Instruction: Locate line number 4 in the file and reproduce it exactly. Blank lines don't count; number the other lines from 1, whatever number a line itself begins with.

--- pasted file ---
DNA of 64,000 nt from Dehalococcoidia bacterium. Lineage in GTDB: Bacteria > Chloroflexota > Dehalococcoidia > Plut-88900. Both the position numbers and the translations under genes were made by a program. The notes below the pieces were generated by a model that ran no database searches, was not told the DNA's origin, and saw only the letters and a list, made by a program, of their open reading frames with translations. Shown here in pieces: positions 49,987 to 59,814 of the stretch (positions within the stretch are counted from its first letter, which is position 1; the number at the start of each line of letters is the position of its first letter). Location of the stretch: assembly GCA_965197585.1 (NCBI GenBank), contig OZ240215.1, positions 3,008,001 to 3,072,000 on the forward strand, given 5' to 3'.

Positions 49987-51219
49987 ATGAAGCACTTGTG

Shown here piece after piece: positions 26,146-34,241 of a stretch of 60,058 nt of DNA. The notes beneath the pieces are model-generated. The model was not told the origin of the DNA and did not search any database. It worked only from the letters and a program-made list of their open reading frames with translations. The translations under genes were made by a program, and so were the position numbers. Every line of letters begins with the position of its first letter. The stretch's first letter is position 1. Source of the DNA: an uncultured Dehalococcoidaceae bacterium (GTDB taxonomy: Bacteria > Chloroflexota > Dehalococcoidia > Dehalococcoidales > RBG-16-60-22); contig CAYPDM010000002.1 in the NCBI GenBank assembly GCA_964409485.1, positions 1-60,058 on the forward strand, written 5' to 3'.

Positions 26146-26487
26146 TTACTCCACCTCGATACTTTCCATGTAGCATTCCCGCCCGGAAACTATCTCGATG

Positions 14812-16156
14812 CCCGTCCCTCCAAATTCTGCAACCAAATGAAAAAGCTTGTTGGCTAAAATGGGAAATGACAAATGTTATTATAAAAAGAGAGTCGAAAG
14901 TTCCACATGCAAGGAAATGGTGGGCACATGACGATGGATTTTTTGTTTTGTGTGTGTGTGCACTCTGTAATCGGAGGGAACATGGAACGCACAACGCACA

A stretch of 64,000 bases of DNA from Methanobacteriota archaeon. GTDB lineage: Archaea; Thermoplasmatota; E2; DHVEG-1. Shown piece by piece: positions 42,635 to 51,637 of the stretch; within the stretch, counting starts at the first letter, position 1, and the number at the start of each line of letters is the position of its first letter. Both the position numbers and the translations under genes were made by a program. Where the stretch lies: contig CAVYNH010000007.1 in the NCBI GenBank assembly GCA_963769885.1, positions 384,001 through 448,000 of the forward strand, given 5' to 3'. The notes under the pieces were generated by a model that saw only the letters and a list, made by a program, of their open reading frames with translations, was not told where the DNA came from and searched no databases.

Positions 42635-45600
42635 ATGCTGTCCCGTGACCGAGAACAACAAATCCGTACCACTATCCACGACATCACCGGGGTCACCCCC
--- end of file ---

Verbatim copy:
Shown here piece after piece: positions 26,146-34,241 of a stretch of 60,058 nt of DNA. The notes beneath the pieces are model-generated. The model was not told the origin of the DNA and did not search any database. It worked only from the letters and a program-made list of their open reading frames with translations. The translations under genes were made by a program, and so were the position numbers. Every line of letters begins with the position of its first letter. The stretch's first letter is position 1. Source of the DNA: an uncultured Dehalococcoidaceae bacterium (GTDB taxonomy: Bacteria > Chloroflexota > Dehalococcoidia > Dehalococcoidales > RBG-16-60-22); contig CAYPDM010000002.1 in the NCBI GenBank assembly GCA_964409485.1, positions 1-60,058 on the forward strand, written 5' to 3'.